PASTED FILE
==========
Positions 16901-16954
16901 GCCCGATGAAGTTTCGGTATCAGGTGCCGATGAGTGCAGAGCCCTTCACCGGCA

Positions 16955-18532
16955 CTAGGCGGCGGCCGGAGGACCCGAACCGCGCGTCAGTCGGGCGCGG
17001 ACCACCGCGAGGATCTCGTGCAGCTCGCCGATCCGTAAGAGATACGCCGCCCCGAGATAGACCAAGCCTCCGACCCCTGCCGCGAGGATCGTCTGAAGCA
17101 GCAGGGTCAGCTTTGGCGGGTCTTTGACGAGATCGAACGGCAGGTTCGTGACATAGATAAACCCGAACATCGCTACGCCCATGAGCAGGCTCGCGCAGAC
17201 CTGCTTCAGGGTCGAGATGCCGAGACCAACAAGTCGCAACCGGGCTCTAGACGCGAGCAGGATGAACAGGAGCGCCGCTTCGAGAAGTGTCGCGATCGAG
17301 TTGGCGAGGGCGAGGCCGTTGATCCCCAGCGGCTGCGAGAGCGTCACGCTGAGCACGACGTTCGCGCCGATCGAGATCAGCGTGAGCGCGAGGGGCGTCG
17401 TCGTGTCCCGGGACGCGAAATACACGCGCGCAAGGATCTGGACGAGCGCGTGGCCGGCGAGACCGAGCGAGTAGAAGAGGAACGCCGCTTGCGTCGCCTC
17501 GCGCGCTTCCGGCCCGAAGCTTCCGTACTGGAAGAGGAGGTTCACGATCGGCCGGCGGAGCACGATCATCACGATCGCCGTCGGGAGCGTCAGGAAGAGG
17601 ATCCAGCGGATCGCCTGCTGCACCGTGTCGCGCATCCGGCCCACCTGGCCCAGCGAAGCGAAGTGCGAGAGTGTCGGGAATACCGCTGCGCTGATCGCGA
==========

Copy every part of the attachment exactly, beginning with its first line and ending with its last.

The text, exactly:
Positions 16901-16954
16901 GCCCGATGAAGTTTCGGTATCAGGTGCCGATGAGTGCAGAGCCCTTCACCGGCA

Positions 16955-18532
16955 CTAGGCGGCGGCCGGAGGACCCGAACCGCGCGTCAGTCGGGCGCGG
17001 ACCACCGCGAGGATCTCGTGCAGCTCGCCGATCCGTAAGAGATACGCCGCCCCGAGATAGACCAAGCCTCCGACCCCTGCCGCGAGGATCGTCTGAAGCA
17101 GCAGGGTCAGCTTTGGCGGGTCTTTGACGAGATCGAACGGCAGGTTCGTGACATAGATAAACCCGAACATCGCTACGCCCATGAGCAGGCTCGCGCAGAC
17201 CTGCTTCAGGGTCGAGATGCCGAGACCAACAAGTCGCAACCGGGCTCTAGACGCGAGCAGGATGAACAGGAGCGCCGCTTCGAGAAGTGTCGCGATCGAG
17301 TTGGCGAGGGCGAGGCCGTTGATCCCCAGCGGCTGCGAGAGCGTCACGCTGAGCACGACGTTCGCGCCGATCGAGATCAGCGTGAGCGCGAGGGGCGTCG
17401 TCGTGTCCCGGGACGCGAAATACACGCGCGCAAGGATCTGGACGAGCGCGTGGCCGGCGAGACCGAGCGAGTAGAAGAGGAACGCCGCTTGCGTCGCCTC
17501 GCGCGCTTCCGGCCCGAAGCTTCCGTACTGGAAGAGGAGGTTCACGATCGGCCGGCGGAGCACGATCATCACGATCGCCGTCGGGAGCGTCAGGAAGAGG
17601 ATCCAGCGGATCGCCTGCTGCACCGTGTCGCGCATCCGGCCCACCTGGCCCAGCGAAGCGAAGTGCGAGAGTGTCGGGAATACCGCTGCGCTGATCGCGA